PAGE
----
Spark managing director Simon Moutter has called on the government for clarity on the delivery of 5G spectrum, while outlining the telco’s technical and network planning.
Moutter said Spark is already making decisions that are contingent on securing additional 5G spectrum and is having to make those decisions "in the absence of any clear government policy" on when that spectrum will be available or in what bands.
Furthermore, Moutter said the allocation processes for the two most likely spectrum bands – mid frequency C-band and high frequency mmWave band – should be completed as soon as possible, to ensure 5G services can be delivered in time for the 2020-21 America’s Cup in Auckland.
In addition to these bands, low frequency spectrum (below 1000MHz) will be required to deliver 5G services on a pervasive basis into rural areas.
The government’s current work to define 600MHz spectrum as a band for potential 5G use should continue at pace, he said.
"We are undertaking detailed planning to ‘map’ expected 5G cell site densities in New Zealand and, as a result of this planning, and the learnings we have taken from our 5G testing, we are forming a good understanding of how many new sites we will need for 5G, and where," said Moutter today, while releasing a briefing paper on Spark’s 5G intentions.
"We have already begun a build programme to increase the number of cell sites in our existing mobile network – which will enable us to meet near-term capacity demand as well as lay the groundwork for network densification required for 5G.”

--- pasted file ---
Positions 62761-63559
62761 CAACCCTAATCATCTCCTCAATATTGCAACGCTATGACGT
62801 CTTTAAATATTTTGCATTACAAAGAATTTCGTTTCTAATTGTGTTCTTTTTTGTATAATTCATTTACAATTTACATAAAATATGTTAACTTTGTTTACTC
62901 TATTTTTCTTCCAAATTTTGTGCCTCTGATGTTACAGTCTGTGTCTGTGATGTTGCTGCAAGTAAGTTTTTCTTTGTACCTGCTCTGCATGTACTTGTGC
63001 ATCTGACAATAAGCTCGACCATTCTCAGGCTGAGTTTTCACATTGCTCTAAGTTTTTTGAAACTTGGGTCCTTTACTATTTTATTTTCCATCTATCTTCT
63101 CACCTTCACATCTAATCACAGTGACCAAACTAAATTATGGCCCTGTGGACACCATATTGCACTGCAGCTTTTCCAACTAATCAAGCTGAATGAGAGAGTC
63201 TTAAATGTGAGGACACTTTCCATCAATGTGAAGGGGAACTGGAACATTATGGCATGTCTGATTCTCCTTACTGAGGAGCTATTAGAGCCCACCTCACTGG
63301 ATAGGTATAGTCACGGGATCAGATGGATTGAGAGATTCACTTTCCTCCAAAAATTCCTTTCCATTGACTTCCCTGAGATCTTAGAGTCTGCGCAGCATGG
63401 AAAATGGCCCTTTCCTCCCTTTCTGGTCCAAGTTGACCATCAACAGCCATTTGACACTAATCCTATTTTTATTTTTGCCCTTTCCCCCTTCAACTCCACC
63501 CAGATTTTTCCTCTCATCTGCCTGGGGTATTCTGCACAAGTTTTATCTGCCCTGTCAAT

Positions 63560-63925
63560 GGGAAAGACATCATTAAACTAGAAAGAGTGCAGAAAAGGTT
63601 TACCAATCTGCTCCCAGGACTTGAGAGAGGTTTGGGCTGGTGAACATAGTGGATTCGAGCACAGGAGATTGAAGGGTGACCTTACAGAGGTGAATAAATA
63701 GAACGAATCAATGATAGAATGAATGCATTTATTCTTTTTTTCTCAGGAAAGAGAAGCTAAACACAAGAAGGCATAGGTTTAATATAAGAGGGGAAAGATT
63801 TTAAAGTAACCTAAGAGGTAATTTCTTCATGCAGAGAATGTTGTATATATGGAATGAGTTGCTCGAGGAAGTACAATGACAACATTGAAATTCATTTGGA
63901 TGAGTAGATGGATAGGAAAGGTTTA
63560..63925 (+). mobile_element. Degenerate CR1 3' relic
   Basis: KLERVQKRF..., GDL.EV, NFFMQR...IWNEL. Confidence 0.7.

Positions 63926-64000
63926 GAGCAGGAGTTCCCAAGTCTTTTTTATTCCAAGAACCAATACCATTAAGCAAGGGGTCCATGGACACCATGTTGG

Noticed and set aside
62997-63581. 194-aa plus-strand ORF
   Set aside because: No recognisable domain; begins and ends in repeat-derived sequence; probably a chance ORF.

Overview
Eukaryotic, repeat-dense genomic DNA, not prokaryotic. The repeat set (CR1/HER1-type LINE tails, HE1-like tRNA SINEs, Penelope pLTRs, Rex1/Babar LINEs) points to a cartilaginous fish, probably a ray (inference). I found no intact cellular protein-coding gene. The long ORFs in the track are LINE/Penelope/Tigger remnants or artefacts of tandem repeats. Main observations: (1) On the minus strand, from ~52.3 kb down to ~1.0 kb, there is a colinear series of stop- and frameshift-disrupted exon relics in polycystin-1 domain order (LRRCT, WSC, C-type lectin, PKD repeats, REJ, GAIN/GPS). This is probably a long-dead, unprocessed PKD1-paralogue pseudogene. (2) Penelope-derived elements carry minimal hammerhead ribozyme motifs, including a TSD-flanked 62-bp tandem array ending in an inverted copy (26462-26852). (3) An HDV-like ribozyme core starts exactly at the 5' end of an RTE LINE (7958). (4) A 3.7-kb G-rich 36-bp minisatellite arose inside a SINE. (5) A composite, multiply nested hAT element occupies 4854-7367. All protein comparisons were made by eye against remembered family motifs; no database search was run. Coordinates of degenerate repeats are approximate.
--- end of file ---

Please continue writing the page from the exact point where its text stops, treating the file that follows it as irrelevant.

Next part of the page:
Moutter said 5G will enable Spark to provide additional capacity at a lower incremental unit cost than under 4G and 4.5G.
"This means that once 5G is available to deploy, we will have a strong commercial incentive to rapidly build 5G network capability as the primary means of keeping ahead of growing customer demand for more data at faster speeds," he added.
Spark expects to fund 5G network development (excluding spectrum and any move towards widespread rollout of new cell sites using high frequency mmWave band spectrum) within its existing capital expenditure envelope of 11 per cent to 12 per cent of revenues by diverted investment from 4G as soon as the necessary spectrum is available.
By 2020, Spark expects its wireless-network specific capex to be between 25 per cent and 35 per cent of Spark’s overall capital expenditure envelope, up from 25 per cent in the year ended 30 June 2017.
In late 2018, Spark will launch a 5G Innovation Lab in Auckland’s Wynyard Quarter Innovation Precinct that will allow partner companies to test and develop applications over a pre-commercial 5G network.
Moutter said it was important for policy makers to recognise 5G is not a standalone technology or solution - it will operate with previous generations of wireless technology and will be deployed as an overlay of existing network infrastructure.
Therefore, policy settings need to support network operators having control over the evolution of their wireless networks, he said.
Moutter also took another swipe at recent suggestions an organisation such as Chorus should roll out a single 5G network for New Zealand along the lines of the Ultrafast Broadband project.
"The current competitive market model, in which multiple wireless network operators compete against one another to grow their customer bases through product and service innovation and pricing, represents a good blueprint for the way 5G can be rolled out in New Zealand and would provide for more investment predictability and certainty over the coming decade," Moutter commented.